This price range opens up an incredible array of possibilities. Think almost any Porsche 911 (GT3!!), an Audi R8, Mercedes-AMG GT, Jaguar F-Type SVR, or even a sublime M6 Gran Coupé with the mental Ultimate Package and its 600-horsepower boosted V8.
I guess I’m still trying to wrap my mind around why this car is available. What I keep forgetting is that those that would purchase an i8 are liable to own a classic 911, an Aston Martin and a Bentley or two. This is where the i8 makes most sense.
Performance and handling
Walking up to the i8 sets you up emotionally. You expect to poke the “start” button and have your clothes torn off from all the power and performance. It’s not quite like that but what ends up happening is that we discover a car with perfectly segmented personalities.
This is a result of a 131-horsepower electric motor on the front axle and a TwinPower turbocharged 1.5-litre 3-cylinder behind the cabin. The latter produces 228 horsepower and 236 lb.-ft. of torque with far more anger than you think.
Upon startup, the i8 is 100% electric. Set in Comfort drive mode, the BMW shifts willingly between EV and fuel. The car monitors throttle application and proceeds with firing up the 1.5-litre for more oomph, when required. In Eco Pro, or e-Drive, the i8 denies the ICE as much as possible. Despite limiting the burning of hydrocarbons, the i8 manages to move briskly with electric power only. Driven reasonably, the BMW will travel up to 24 kilometers and up to about 120 km/h without ever calling upon the 3-pot.
Full throttle or better yet, moving the shifter over the left, engages Sport mode and this is when everything changes. The noises (albeit mostly fake) that emanate from the engine break the serenity and suddenly the go-pedal wants nothing more than to meet the firewall.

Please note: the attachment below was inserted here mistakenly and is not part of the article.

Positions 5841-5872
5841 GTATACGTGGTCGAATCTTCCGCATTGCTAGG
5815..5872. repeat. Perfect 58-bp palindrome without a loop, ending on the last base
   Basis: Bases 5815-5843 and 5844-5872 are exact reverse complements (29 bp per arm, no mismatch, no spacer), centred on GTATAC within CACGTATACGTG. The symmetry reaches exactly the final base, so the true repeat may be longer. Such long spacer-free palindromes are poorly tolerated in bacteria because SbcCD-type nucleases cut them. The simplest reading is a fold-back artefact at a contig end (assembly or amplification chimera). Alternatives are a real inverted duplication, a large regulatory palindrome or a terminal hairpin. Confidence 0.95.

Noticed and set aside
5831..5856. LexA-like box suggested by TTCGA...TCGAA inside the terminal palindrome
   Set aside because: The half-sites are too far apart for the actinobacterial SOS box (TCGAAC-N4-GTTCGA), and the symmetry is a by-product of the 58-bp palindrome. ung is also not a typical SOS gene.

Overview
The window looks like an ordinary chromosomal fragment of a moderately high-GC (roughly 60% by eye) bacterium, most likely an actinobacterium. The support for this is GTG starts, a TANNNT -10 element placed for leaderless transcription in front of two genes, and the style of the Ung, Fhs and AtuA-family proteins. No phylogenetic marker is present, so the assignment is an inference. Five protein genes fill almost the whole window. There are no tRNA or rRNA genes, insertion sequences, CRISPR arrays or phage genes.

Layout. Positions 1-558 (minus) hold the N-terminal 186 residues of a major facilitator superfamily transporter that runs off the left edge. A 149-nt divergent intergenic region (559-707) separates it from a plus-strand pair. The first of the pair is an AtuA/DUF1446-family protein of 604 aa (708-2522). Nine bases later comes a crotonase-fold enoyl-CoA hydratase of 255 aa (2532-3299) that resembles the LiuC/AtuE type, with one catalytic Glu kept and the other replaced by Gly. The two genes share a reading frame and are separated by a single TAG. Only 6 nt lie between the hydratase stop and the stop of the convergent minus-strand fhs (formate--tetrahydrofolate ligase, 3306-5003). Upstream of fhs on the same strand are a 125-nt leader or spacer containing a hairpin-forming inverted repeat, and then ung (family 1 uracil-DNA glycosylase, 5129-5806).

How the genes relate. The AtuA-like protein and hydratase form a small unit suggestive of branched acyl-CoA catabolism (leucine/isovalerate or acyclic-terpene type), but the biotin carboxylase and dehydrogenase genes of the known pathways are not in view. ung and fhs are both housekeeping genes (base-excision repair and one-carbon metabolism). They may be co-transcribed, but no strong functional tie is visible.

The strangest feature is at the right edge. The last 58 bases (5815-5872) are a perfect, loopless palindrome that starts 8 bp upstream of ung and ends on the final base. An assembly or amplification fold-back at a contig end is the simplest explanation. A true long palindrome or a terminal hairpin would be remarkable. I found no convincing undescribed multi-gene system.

It is here that the i8’s dark side comes to light as the system’s full 357 horsepower and 420 lb.-ft. of torque come online. Suddenly, the furious i8 wants to repeatedly crush the horizon from a standstill to 100 km/h in 4.4 seconds thanks to its AWD setup. The standard 6-speed slushbox (yes, a conventional automatic) demonstrates its incredible competence either on its own or through the wheel-mounted paddles. The transmission’s shifts are lightning fast and perfectly timed.
The true brilliance of the i8 is found in its carbon-fiber chassis. Its lightness and firmness translate into a driving experience that is quite unique. The car feels impressively alive and nimble, despite the near 1,600 kg (3,520 lbs.) curb weight. Steering responsiveness and assistance are ideal while ride comfort is excellent, for a sports car. The extremely rigid chassis allows for smart and supple suspension tuning; the dynamic dampers’ compliance keeps the tires in unspoiled contact with the tarmac which translates into excellent steering feel, and flawless grip.
When the fun’s over, tapping Eco Pro on the drive mode switch, the shifter moves back to the right and all falls silent once more. BMW states a fuel consumption equivalent of only 8.3L per 100 km. My week with the car returned 5.5L/100km average where 60% of the driving was done in town.
Impressive though that may be, buying an i8 to get exceptional fuel mileage is the equivalent of purchasing a RAM 3500 HD Cummins diesel with duallies to tow a 13’ 1,200 lbs. Scamp trailer. You could do it but its overkill. And dumb.
The 2017 BMW i8 is true sports car that has the ability to park alongside a Toyota Prius Prime and not feel guilty. Perhaps that’s a good thing but for me, for the moment at least, I’d opt for a 911 and spring for a VW e-Golf for when I’m feeling environmentally conscious.